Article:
The girls were dressed in skimpy schoolgirl uniforms –very passé as Tatu and Britney Spears can tell you.
The only redeeming feature was the excellent violin player in the background.

Host country Greece featured an Anastacia-look alike, nicely dressed in black pants and a designer variation of the famous peasant blouse.
She was one of the few that didn’t come with lots of gimmicks, background dancers and the like. For that alone she should have come in 2nd.

The most surprising entry was victorious Finland.
In a contest were the majority of the songs are copycats of MTV/VH1 successes (last year, it was one Latino song after the other), the Finns decided to go heavy metal.
The band, called Lordi, consisted of one singer, two guitarists, one keyboard player (the only chick) and one drummer, all of them dressed in full costumes and monster masks.
Think KISS going Klingon and you get the idea.
What can I say? It worked for me (being a hard rock and SF fan) and lots of voters as well.
The best part was when the lead singer unfolded his huge bat wings.
Wow, Worf would have been so jealous!
One of the guitarists imitated the tongue movements of Gene Simmons, with limited success.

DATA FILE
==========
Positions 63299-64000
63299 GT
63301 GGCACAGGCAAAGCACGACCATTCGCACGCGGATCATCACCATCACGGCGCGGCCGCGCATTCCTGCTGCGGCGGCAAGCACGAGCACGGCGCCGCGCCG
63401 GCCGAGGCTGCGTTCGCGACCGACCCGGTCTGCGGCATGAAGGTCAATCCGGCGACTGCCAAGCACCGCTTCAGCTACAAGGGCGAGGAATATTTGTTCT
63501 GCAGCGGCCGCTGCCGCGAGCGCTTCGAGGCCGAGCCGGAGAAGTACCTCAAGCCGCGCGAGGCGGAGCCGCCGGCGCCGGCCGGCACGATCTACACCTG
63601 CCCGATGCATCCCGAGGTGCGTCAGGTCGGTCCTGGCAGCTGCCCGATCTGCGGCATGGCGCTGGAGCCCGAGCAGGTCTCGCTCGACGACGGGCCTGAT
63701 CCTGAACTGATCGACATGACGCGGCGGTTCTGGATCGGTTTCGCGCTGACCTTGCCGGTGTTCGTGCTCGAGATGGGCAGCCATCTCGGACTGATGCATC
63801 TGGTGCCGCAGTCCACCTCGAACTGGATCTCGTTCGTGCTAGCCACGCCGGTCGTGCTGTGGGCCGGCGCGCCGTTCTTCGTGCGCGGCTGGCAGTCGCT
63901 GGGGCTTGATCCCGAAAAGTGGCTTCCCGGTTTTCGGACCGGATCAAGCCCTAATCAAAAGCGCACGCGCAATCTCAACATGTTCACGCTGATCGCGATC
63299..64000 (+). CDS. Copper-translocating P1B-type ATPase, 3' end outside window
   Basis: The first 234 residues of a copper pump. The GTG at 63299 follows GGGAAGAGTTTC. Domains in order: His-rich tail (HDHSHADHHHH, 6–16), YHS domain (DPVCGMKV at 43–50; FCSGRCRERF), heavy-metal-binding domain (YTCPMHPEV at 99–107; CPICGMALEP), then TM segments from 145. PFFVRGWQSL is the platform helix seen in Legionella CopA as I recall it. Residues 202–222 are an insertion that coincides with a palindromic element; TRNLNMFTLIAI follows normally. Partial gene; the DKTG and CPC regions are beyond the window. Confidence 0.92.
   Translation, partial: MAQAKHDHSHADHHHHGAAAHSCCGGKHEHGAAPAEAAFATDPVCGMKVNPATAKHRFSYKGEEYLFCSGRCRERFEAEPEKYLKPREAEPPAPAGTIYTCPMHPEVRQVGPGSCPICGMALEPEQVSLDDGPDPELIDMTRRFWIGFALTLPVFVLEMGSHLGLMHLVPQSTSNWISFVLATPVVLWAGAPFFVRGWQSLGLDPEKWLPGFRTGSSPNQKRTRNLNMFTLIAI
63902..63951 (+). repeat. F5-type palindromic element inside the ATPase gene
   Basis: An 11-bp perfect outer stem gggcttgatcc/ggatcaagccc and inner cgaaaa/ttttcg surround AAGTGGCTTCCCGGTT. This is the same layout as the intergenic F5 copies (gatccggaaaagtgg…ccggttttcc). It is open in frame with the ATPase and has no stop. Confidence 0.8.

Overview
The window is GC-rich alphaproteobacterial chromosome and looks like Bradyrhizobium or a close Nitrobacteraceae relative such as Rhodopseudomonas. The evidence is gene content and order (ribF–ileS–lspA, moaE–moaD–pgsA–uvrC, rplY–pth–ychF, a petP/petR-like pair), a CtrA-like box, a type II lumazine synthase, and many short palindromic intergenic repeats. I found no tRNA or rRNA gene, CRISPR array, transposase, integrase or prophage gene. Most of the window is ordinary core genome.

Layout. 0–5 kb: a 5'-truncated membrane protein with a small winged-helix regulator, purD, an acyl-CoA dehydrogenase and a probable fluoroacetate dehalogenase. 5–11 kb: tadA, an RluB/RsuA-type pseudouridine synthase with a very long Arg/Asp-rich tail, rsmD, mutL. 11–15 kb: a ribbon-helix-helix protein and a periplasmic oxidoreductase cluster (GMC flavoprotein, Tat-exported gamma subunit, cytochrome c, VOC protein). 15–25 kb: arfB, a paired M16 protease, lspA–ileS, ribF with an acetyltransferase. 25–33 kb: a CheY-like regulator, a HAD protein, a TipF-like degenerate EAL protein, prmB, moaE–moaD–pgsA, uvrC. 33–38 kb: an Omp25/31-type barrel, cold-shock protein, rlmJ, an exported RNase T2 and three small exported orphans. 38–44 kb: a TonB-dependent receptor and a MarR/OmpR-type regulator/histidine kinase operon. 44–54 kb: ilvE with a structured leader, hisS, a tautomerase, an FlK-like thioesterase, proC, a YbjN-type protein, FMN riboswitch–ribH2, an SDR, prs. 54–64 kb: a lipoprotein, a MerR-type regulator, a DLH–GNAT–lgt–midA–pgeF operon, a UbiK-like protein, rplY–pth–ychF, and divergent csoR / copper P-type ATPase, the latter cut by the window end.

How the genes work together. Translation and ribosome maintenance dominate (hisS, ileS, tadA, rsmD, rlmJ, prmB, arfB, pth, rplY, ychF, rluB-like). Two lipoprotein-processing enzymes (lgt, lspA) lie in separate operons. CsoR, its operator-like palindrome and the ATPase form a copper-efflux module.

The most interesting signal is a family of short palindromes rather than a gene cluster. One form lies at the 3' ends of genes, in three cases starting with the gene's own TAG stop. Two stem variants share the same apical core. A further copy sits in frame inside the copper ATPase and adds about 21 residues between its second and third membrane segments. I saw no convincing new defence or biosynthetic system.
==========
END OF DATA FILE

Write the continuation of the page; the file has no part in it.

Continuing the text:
The Greeks provided a fitting pop concert background, including fireworks.

Following the popular trend, the Ukraine also sent a Britney/Madonna copy in a tacky outfit and she was (guess what?) surrounded by dancing Cossacks (in red this time, and not white).

Ah, La Belle France….
Being it’s arrogant self, France stubbornly stuck to its mother tongue thus neatly ruining its chances.
Keeping in line with the Dress Code, the chanteuse was dressed in a white Grecian style frock, belting out a chanson (of course) accompanied by an excellent cellist. (He should hook up with the violinist of the Brits).

The Irish representative also went for a sentimental song.
The best feature was his resemblance to Colin Farrell, which was a nice change from all the Britney/Madonna/Anastacia clones.

Sweden tried to copy its Abba success of decades ago by sending a clone of the dark-haired female singer.
Even her outfit looked like it came out of the Abba wardrobe – gold overalls with a blue train that put the one on Princess Diana’s wedding dress to shame.
The poor dear looked like she was performing in a Fellini movie.

Turkey obliviously ran out of the most popular clone models and settled for a Donatella Versace look-alike.
At least she had the guts to sing in Turkish, which earned her 12 points from several countries (more about that later).

No contest without an icon, so during the voting break, Amazing Maria and poster boy schlepped Nana Mouskouri on stage.
After telling everyone that there “are no losers, only winners” she left the stage without singing.
This was only fair, considering the quality of the performances.

After the 24 songs were performed, it was time for the 37 voting countries to cast their votes.
During this intermission, the Greeks put up a bewildering show that somehow should have represented Greek history throughout the ages, but consisted mainly of a colorful chicken dance against opera music.